Dessert Tastings!


This week, my school hosted the Fourth Annual Worlds of Flavor Baking & Pastry Arts Invitational Retreat. The theme for this year was “Flavor Design & the Experimental Pastry Kitchen: In Pursuit of Pleasure, Health, and Well-Being.” So, for four days, about 30 or so of America’s top pastry chef’s participated in lectures, forums, demonstrations, and tastings focused on healthy desserts. They came from such establishments as Spago, Le Bernadin, the Ritz-Carlton SF, Citizen Cake, Starbucks, Cafe Gray, Disney, Canyon Ranch, Farallon, Guittard, and others.

There is an eternal debate about what healthy means, but here, it meant thinking about desserts with whole grains, fruits, plant oils, nuts, low-fat dairy, less refined sugar, and dark chocolate/tea/wine/spirits. The idea is that dessert doesn’t have to be a sinful indulgence, but an opportunity to provide nourishment with creative sweet flavors and textures. For instance, moderation is perfectly healthy and the body needs some degree of good fat to function, so one might try reversing the usual proportions of a plated dessert so that the fruit takes center stage and is garnished by an indulgence like a small cake.

On Saturday, the chefs, with the students’ help, prepared tastings of their ideas for healthy desserts, which were mostly designed before the retreat, but were perhaps amended based on new info. Below are some pictures from the Saturday morning group in no particular order– a second group went later in the day. Some are pic’s of the presentation dishes, and some are of the tastings dishes. You may want to keep in mind that these are all designed as healthy desserts as you look at them, but I know that once I start looking at them, I forget the theme and simply appreciate them as gorgeous, flavorful desserts.

Note: Apologies for occasionally showing off my skill for capturing slightly out of focus pic’s, but some desserts were just so great, that I didn’t want to leave them out here just b/c my hand got shaky. After all, I’m an eater, not a photographer. I also wasn’t able to take pic’s of everything, so believe it or not, there was even more.

Raspberry Summer Pudding with Port Wine Figs and Vanilla Bean Yogurt Panna Cotta by Erich Herbitschek. I liked that the wrapping of chocolate around the berry/cake summer pudding was just enough–if not more–than what you needed to satisfy the rich chocolate quotient. The port wine figs and panna cotta were perfectly flavored, too.

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Pineapple Pillow and Burnt Orange Yogurt Ice Cream by Stephane Weber. I think that the finished plate had sorbet and a cookie placed in the hole in the pillow, but I like the surreal window effect here.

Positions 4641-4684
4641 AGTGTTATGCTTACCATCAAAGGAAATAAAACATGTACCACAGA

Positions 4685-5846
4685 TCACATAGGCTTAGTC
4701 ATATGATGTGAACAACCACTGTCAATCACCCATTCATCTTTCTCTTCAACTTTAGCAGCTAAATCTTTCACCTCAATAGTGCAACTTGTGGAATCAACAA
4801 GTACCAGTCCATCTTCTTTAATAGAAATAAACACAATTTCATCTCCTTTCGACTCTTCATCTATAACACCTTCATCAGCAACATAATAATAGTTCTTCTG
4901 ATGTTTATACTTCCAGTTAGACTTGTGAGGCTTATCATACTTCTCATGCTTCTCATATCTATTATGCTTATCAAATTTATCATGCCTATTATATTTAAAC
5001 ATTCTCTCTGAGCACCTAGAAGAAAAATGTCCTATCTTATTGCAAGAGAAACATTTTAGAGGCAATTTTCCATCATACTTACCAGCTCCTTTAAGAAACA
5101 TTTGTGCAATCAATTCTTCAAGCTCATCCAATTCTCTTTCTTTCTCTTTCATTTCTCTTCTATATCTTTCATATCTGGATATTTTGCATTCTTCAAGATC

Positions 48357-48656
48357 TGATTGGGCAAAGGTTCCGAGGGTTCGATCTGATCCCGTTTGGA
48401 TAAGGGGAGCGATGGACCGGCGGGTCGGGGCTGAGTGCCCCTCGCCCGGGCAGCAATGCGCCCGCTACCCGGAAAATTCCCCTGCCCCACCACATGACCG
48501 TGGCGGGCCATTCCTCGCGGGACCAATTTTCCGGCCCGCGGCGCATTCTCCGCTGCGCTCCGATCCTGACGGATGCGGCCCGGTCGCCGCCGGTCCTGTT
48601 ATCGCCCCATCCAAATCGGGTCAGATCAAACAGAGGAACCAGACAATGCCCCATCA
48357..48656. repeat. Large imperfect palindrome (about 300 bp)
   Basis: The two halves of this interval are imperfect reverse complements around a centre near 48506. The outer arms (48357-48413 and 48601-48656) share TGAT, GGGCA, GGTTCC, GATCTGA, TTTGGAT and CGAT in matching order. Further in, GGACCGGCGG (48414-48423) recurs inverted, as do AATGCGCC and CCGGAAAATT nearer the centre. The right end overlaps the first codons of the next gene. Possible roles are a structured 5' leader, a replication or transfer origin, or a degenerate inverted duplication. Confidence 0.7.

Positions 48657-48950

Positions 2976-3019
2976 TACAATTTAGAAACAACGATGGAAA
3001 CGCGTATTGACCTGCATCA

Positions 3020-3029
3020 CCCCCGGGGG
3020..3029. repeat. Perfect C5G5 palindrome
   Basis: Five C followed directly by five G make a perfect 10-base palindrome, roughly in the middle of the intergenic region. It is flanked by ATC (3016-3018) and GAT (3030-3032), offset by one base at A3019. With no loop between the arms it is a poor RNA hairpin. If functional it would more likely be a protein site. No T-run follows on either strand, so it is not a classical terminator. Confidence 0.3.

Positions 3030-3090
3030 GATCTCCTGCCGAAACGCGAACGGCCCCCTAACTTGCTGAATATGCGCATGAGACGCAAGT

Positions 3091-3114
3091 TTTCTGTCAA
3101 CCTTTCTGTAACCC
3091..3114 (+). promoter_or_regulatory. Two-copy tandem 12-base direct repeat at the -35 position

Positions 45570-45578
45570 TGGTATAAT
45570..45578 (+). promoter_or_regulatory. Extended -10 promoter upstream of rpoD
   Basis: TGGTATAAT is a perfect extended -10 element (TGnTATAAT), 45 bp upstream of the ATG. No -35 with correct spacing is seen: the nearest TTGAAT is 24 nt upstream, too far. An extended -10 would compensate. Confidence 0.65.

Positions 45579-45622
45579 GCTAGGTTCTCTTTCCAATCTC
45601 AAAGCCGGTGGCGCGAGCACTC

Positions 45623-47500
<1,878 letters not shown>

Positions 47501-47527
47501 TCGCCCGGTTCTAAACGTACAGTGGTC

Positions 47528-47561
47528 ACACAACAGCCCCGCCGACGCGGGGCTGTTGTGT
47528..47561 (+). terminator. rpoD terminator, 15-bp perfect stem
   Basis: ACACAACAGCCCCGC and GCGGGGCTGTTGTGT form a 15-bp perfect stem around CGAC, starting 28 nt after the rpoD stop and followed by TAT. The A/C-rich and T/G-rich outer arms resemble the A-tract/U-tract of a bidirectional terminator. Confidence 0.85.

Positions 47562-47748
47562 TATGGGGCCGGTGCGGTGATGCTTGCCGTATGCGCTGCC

Retreat Pillow

Passion Fruit Panna Cotta with Lemon Grass Consomme by Lincoln Carson. This was packed with flavor and described as a dessert designed to please people who would look to order a fruit salad for dessert.

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Oven Roasted Banana, Roasted Hazelnut Madeleine, & Meyer Lemon Cream by Laurent Branlard. The creaminess and flavor of the meyer lemon cream was amazing, and an interesting pairing with the tender, roasted banana. I also love the loop fixture.

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Croustade with Huckleberry Sauce and Milk Mousse by Chris Broberg. Crispy on the outside and lushly fruity on the inside.

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Apple Marmalade Cake with Rhubarb and Vanilla Yogurt by Emily Luchetti. I like the curved trail of rhubarb leading into the yogurt, something like a scarf for the cake.

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Grilled Pineapple with Young Coconut Granita and Poivre Long Pepper Caramel by Bud Teasley. The young coconut added a nice further granular dimension to the granita.

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Creamy Praline Fritter (not yet added to these) with Carrot Tangerine Gelee and Carrot Ice Cream by En-Ming Hsu. This was probably my favorite. Such strong, pleasant flavors orchestrated to dessert perfection with great play in texture and sweetness.